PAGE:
The Commission on Volcanic Lakes (CVL) is a scientific, non-profit organization of the International Association of Volcanology and Chemistry of the Earth’s Interior (IAVCEI), connecting researchers that seek to understand how volcanic lakes relate to volcanic activity and their hazards.
Joop C. Varekamp (former CVL Leader) perfectly describes the role of CVL: “The CVL has an important role to play within IAVCEI and a significant scientific mission in volcanology. Volcanic lakes are used to monitor volcanic activity, they harbour their own volcanic dangers (CO2 explosions, lahars, phreatic explosions), and may leak toxic fluids into the surface environment. In addition, they provide “deep blue” windows into the interior of volcanoes and even deeper into the magma source regions, with topical linkages towards ore deposition and geothermal energy development. Reasons enough to pay substantial attention to volcanic lakes. In addition, many global change researchers use volcanic lakes for the study of environmental change. The sedimentary records are influenced both by climatic / hydrological parameters and volcanic inputs, and the expertise of CVL members can contribute to decipher these records. It was the wisdom of the CVL originators to recognize that volcanic lake science is a special field with intertwined aspects of disciplines such as volcanology, limnology, geochemistry, and biology/toxicology.”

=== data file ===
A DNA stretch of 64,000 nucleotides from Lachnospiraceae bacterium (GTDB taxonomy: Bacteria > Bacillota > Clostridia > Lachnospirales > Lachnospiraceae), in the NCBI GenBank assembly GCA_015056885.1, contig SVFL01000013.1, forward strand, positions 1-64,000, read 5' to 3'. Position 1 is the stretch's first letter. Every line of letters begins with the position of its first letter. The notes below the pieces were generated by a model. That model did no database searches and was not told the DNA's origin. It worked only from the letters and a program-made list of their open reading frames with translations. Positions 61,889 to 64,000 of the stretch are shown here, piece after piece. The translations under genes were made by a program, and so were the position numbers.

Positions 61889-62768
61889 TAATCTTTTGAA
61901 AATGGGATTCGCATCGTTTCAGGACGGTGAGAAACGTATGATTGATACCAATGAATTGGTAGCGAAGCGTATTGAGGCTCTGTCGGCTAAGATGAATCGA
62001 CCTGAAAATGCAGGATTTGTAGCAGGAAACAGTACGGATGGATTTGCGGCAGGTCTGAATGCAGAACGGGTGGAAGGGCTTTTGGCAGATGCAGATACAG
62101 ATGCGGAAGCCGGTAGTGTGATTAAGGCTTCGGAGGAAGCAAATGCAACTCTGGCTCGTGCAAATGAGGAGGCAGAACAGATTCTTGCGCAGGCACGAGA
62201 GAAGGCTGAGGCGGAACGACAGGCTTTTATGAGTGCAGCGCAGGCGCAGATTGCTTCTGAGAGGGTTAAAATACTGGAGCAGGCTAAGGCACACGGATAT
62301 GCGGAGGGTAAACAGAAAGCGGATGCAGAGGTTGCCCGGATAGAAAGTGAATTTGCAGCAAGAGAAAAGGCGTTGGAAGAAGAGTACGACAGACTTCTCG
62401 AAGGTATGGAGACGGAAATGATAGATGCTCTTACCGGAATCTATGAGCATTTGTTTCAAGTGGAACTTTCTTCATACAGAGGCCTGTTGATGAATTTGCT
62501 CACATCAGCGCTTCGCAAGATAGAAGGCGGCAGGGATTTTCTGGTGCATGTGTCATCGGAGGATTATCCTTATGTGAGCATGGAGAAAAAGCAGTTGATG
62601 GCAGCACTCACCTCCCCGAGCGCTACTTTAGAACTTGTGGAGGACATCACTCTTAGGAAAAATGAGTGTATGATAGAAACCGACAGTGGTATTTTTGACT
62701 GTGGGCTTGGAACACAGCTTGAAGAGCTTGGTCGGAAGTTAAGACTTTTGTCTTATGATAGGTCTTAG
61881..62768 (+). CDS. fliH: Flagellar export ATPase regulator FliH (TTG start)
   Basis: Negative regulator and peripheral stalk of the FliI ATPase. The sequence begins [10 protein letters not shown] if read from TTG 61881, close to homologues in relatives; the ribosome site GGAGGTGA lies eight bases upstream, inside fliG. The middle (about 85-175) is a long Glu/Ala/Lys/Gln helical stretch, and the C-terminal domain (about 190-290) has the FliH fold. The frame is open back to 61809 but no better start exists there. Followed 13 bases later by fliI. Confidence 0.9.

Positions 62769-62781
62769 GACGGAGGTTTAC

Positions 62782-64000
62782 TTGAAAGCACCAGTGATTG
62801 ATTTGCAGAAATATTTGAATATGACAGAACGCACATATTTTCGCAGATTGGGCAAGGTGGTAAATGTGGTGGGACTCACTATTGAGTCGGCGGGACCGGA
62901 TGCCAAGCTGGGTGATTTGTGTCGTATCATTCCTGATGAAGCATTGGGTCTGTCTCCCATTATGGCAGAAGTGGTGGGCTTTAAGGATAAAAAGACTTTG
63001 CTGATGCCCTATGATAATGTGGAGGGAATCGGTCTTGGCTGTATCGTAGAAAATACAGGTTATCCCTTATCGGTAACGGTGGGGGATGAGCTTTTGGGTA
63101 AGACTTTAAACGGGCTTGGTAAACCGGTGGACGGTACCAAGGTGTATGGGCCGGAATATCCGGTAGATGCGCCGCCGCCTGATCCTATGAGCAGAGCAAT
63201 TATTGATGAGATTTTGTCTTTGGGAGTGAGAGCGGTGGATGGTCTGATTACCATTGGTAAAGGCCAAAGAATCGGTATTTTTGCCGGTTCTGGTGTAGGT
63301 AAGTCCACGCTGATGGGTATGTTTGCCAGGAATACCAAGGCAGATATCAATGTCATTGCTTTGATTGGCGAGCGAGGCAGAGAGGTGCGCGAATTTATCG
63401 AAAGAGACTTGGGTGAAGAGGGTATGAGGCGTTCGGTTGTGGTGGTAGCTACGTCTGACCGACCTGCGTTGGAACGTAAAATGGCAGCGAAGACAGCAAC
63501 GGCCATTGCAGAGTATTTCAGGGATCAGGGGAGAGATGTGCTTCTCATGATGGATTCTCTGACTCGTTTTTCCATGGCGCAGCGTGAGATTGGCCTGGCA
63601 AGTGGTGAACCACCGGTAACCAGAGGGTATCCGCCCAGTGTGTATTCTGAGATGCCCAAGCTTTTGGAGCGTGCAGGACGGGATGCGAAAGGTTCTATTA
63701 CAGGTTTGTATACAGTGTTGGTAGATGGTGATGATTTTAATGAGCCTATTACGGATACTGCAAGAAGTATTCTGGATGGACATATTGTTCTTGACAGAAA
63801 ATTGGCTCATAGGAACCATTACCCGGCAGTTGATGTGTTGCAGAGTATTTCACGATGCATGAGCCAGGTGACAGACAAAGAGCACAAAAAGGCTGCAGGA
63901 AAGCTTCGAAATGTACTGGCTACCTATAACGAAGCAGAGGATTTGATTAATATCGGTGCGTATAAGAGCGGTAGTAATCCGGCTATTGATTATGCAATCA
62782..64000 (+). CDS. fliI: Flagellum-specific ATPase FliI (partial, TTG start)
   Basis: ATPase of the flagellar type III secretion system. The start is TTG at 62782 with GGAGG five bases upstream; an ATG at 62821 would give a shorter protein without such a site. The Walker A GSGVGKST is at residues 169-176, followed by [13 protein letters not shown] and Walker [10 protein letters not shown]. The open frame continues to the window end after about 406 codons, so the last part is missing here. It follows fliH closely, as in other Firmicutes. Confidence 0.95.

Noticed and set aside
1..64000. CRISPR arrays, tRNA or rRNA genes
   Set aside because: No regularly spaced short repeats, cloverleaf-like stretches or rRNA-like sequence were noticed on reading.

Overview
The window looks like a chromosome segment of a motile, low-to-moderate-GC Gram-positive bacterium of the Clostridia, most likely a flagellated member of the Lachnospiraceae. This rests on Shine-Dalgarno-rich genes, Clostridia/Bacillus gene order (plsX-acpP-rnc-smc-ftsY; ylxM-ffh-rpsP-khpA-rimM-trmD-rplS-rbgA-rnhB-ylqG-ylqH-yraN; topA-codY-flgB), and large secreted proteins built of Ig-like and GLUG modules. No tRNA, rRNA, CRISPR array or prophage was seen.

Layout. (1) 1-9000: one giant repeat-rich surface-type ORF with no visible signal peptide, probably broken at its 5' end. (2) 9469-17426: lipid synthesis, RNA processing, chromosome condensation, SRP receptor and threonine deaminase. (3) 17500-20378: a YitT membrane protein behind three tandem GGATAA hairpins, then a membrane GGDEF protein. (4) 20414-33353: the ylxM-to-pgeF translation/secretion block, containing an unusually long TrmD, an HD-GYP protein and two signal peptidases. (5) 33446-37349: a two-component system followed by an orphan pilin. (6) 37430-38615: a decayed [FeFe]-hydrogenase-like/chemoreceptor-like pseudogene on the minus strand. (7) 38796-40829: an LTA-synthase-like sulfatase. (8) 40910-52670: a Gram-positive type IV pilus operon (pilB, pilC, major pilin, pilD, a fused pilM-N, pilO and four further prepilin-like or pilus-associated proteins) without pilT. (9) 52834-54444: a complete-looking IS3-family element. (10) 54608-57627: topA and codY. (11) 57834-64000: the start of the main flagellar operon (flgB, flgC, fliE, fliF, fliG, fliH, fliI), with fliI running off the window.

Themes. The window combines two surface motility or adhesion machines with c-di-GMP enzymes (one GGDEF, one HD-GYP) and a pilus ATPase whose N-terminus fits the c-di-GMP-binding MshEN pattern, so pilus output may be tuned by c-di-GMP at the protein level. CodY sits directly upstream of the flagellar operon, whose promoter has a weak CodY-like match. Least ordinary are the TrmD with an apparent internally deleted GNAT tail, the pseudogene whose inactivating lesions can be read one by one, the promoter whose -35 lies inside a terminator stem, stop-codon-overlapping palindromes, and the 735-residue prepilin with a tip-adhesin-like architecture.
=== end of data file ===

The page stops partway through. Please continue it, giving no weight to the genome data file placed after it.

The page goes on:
To accomplish these goals, to move and promote our scientific object -the volcanic lake- at CVL we believe face-to-face meetings to exchange ideas remains the most efficient way. This has created a familiar environment among people, which on its turn let to new “idées-fixes” and collaborations. CVL organizes triannual workshops, always at a different location, near another volcanic lake or area housing lakes. Following the presentation of several proposals, the site of the “next” workshop CVL10 is chosen democratically within the community. So far, 9 workshops have been organized since 1990.
The quotes below will soon convince you that there are innumerous reasons to deepen our knowledge on volcanic lakes, and… for the CVL community to exist.
“… are amongst the most spectacular natural features on the planet. These intersections of magmatic-hydrothermal systems and the Earth’s surface are, poetically speaking, ‘blue windows’ into the depth of a volcano.” (Christenson et al. 2015, Volcanic Lakes, Springer)
“… dot the landscape in many volcanic terrains. They range in size from tiny maar lakes to giant caldera lakes”. (Varekamp 2015, Volcanic Lakes, Springer)
“… are surface expressions of the hydrogeology of volcanic complexes.” (Mazza et al. 2015, Volcanic Lakes, Springer)
“… (are permanent when they) meet a combination of physical constraints: (i) the bottom of the lake should be protected against water seepage by physical sealing; (ii) the meteorological precipitation should be abundant (snowfall and its melt water, rainfall); (iii) the input of “volcanic” fluids should be sustained; and (iv) the heat input from the active volcano should be limited, to avoid drying out of the lake by evaporation (Brown et al. 1989, Pasternack and Varekamp 1997).” (Rouwet and Tassi 2011, Ann. Geophys. 54/2)